In another alternative preferred arrangement including two projector units, a movably supported fully reflective tracking mirror is positioned to selectively intersect the optical axis of the optical signal projected from each projector unit, and a projection lens arrangement upon which the optical signal from both said projectors is included. The two projector units are mounted so that the optical axis of the optical signal from each projector unit is initially at least substantially 90° relative to each other, the tracking mirror being positioned at least substantially 45° relative to the optical axis of the optical signals projected from each of the projector units for selectively reflecting the optical signal of the first of said projector units along a path such that its optical axis is at least substantially parallel with the optical axis of the optical signal of the second of said projector units. The tracking mirror selectively blocks at least a portion of the optical signal of the second projector unit and/or selectively reflects at least a portion of the optical signal from the first projector unit, the movement of the tracking mirror being controlled by the tracking system. The overall optical signal projected by the projection lens arrangement is directed to the semi-reflective mirror.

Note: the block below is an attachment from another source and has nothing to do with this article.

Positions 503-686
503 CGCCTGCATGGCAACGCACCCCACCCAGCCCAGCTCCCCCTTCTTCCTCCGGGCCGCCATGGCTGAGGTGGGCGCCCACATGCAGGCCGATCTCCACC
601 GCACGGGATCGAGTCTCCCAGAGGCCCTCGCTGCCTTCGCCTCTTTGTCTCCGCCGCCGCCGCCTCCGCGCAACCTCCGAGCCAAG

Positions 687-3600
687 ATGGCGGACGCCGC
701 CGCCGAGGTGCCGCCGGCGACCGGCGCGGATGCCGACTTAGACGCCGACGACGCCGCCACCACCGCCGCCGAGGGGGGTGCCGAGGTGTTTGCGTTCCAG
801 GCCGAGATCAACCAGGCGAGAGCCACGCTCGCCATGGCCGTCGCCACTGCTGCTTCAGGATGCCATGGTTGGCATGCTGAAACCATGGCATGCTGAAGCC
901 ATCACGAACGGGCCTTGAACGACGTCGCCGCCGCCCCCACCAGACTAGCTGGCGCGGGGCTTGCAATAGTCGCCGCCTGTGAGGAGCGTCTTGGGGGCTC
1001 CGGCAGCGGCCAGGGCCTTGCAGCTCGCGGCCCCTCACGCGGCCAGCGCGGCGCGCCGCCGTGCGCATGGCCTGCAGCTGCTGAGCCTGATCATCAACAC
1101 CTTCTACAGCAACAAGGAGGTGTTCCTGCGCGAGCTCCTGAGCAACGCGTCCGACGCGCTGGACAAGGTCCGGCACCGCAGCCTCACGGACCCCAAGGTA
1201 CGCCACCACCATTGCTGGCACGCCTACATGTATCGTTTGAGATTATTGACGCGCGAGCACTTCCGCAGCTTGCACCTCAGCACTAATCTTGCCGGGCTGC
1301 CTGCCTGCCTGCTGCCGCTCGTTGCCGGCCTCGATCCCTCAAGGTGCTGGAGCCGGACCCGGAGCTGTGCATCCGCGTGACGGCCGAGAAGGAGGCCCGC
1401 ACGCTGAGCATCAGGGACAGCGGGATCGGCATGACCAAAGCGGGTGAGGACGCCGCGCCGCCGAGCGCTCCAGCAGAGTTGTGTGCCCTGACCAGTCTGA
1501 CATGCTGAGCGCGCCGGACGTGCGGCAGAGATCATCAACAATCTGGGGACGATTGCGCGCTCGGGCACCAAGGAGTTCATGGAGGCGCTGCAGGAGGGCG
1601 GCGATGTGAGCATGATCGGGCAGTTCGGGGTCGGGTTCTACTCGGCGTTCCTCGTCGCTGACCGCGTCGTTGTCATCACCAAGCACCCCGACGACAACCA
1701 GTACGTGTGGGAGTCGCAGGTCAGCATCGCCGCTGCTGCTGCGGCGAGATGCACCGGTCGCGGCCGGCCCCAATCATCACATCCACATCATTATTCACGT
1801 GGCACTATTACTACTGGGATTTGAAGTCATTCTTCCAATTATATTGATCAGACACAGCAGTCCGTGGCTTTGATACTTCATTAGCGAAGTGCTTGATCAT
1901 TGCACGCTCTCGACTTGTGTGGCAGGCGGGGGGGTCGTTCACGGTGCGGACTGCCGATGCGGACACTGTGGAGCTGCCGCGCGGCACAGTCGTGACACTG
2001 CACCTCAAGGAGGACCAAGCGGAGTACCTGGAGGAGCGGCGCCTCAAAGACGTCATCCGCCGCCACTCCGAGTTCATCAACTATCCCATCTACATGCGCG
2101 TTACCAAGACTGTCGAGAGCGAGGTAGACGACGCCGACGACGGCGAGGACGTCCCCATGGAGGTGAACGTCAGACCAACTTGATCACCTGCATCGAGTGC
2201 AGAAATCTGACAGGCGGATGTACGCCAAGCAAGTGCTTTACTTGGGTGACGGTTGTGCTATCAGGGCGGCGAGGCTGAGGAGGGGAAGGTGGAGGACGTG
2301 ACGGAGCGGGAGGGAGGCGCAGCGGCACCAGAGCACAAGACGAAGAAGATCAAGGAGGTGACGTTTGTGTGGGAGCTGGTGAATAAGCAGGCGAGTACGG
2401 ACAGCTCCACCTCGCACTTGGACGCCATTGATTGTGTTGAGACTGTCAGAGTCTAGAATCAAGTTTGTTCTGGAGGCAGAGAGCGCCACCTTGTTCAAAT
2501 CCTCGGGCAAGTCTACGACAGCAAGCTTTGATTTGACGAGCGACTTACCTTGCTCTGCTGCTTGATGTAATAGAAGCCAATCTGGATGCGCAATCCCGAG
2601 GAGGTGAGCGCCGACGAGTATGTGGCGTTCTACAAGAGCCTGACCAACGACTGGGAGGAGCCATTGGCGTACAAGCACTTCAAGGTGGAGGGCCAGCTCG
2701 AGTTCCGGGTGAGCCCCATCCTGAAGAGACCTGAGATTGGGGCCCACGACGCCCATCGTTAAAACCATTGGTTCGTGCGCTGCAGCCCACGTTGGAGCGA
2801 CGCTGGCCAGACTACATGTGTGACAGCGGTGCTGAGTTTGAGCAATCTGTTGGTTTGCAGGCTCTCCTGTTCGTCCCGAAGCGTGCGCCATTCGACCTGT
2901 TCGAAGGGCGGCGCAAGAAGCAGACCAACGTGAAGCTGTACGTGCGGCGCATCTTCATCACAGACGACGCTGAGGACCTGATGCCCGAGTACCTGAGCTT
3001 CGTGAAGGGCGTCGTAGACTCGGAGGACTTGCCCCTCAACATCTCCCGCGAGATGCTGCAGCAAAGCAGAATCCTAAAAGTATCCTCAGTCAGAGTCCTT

In a further alternative preferred arrangement including two projection units, a segmented mirror having a plurality of fully reflective segments separated by fully transmissive segments, a projection lens arrangement upon which the optical signal from each said projector unit is projected, and a shutter unit including a plurality of selectively opaque shutters are provided. The shutter unit is supported parallel to and immediately adjacent the projection lens arrangement, the segmented mirror and shutter unit being positioned to intersect the optical signal projected from each projector unit. The two projector units are mounted so that the optical axis of the optical signal from each projector unit is initially at least substantially 90° relative to each other. The segmented mirror is positioned 45° relative to the optical axis of the optical signals projected from each of the projector units, the fully transmissive segments of the segmented mirror allowing the optical signal projected from the first of said projector units to pass therethrough, the fully reflective segments of the segmented mirror reflecting the optical signal projected from the second of said projector units along a path such that its optical axis is at least substantially the optical signal projected from the first projector unit. The overall signal projected by the projection lens arrangement is directed to the semi-reflective mirror, the shutter unit selectively blocking the optical signal reflected or transmitted from each mirror segment so that each eye of the or each viewer only respectively views one of the image fields, the shutter unit being controlled by the tracking system.